13 June 2007

Stocks to correct 15% by year end

If there is a single salient truth about the U.S. stock market, it
is that 2007 is a record setting year from almost every aspect.
While there are a few rare exceptions that place either 1929 or 2000
in the spotlight instead, our overall impression is that the mania
for stocks appears to be at least as emphatic now as it has ever
been. We have repeatedly illustrated margin debt extremes and the
historically low mutual fund cash-to-assets ratio as evidence, but
the best picture of the continuing mania for stocks remains the
sheer volume of trading. Not only is the volume of trading at a
historic high, the velocity of transactions have exceeded the
previous highs with such ease that one's only choice is the
assumption that a veritable mania is still in progress, and in fact,
never really ended. Apparently, the collapse and bear market that
endured from March 2000 to March 2003 was only a corrective phase to
the greatest stock market mania of all time.
We make the distinction of a "corrective phase" rather than a bear
market due to the observable fact that we cannot find one instance
of back-to-back stock manias in the past. Perhaps the semantics and
definitions do not work for some, but nevertheless, we find it
extremely difficult to dispute that the mania never really ended.
Even at the nadir in 2002, Dollar Trading Volume was still at a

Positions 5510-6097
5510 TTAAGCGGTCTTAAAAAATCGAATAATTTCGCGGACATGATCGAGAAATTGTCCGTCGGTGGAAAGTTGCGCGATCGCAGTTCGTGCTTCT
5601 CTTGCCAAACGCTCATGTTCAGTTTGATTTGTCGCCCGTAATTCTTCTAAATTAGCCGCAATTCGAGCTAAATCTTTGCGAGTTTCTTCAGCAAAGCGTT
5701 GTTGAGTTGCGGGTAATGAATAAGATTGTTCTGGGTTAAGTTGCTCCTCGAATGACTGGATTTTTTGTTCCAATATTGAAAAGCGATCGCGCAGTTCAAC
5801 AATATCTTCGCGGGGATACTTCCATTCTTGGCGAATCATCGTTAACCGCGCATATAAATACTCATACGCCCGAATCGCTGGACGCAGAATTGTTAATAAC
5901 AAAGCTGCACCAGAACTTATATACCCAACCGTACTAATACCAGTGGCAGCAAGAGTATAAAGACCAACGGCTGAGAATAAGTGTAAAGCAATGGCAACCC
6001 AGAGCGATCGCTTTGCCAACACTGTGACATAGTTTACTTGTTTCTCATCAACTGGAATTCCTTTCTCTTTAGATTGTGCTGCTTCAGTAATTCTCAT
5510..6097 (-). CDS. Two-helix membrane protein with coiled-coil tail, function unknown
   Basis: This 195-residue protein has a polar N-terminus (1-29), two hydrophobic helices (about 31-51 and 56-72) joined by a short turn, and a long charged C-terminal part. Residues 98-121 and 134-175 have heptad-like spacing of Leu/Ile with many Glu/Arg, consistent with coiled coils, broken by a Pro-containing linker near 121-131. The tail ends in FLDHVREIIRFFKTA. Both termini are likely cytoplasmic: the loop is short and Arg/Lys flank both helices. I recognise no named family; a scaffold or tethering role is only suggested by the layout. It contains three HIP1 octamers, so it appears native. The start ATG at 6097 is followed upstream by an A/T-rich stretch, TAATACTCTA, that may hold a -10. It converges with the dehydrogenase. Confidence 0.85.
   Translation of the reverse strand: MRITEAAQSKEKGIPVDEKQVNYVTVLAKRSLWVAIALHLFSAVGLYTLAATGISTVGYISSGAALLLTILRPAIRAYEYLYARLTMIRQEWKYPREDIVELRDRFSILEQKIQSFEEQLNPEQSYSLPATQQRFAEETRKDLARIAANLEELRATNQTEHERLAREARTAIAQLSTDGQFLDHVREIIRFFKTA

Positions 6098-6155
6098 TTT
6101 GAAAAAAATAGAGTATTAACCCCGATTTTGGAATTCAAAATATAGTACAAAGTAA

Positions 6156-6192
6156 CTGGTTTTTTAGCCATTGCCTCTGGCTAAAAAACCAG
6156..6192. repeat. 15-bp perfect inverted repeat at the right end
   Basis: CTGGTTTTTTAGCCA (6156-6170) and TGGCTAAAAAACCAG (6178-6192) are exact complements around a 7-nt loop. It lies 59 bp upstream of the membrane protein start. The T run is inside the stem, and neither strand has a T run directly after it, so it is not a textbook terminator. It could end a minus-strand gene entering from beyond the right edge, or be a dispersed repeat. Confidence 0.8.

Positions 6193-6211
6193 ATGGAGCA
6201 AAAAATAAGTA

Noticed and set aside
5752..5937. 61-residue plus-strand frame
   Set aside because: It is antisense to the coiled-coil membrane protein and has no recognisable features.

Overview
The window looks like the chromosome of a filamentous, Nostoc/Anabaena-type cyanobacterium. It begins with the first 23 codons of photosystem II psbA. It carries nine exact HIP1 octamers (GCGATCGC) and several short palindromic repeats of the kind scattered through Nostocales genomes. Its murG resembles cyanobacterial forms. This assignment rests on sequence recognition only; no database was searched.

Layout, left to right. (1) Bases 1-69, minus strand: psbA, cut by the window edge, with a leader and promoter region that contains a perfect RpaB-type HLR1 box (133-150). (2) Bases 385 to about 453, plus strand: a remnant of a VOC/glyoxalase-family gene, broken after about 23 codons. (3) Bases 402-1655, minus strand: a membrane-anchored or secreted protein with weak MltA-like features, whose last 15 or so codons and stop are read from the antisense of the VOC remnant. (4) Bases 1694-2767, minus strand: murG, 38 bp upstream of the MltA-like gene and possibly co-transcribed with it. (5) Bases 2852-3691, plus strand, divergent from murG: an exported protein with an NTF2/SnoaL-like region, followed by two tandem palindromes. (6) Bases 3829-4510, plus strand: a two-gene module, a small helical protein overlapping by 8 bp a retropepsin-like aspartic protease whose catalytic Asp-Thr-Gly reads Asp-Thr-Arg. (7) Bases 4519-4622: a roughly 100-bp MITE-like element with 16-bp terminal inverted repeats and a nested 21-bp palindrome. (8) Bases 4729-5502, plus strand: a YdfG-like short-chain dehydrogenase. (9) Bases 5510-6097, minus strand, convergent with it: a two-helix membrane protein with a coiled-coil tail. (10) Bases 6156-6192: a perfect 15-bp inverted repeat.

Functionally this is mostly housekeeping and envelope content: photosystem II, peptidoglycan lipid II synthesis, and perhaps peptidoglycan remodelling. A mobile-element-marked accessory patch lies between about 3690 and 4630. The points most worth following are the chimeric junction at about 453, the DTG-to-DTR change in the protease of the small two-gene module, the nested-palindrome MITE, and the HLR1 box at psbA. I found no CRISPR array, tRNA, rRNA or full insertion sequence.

level that equated to a 18.3% rate of growth in velocity from 1995,
when we posit the mania actually commenced. This seven year path
would have been extraordinary sans the final manic peak and
subsequent collapse!

As it now stands, DTV has grown 18.1% from last year's record total
and exceeds the fateful year of 2000 by 28.1%. Compared with Gross
domestic Product and total stock market capitalization, we are close
enough to record extremes to posit the possibility that a similar
outcome to 1929 and 2000 should eventually be at hand.
DTV is more than three times the size of GDP
for only the second time in history.
DTV versus market capitalization is 223%, only nominally lower than
the 228% registered in the Roaring Twenties.
If there is only one salient truth about the stock market today, it
is that the mania remains largely unrecognized by professionals and
the public, who blithely continue without concern, taking larger
risks with greater exposures than ever before, while denying
investments in favor of trading, per se.

We define Speculative Fervor as the one-year differential in DTV
compared with the level of GDP. A market that trades an additional
$2 trillion while GDP rises by 3% is more speculative than a market
that trades an additional $1 trillion while GDP rises the same 3%.
Although Speculative Fervor has not reached the levels registered in
1999 and 2000, this indicator has remained at "Roaring Twenties"
levels for four full years. It is easy to posit that recent high
levels have reinforced the notion that stocks can do no wrong, hence
the game is still played to the hilt. We believe it is imperative
to note that Speculative Fervor remained between +15% to -10% for a
stretch of 64 years (!!!) from 1933 to 1996, equating to the
historic norm. A return to these levels will result in a huge
dénouement for traders and investors. In our view, this outcome is
inevitable. We do not
expect an identical collapse such as occurred
from 2000 to 2003, but an initial shock followed by a consistent and
steady disenchantment with the inability of stocks to recover over
the long term.

Stocks are overowned and clearly, overtraded.

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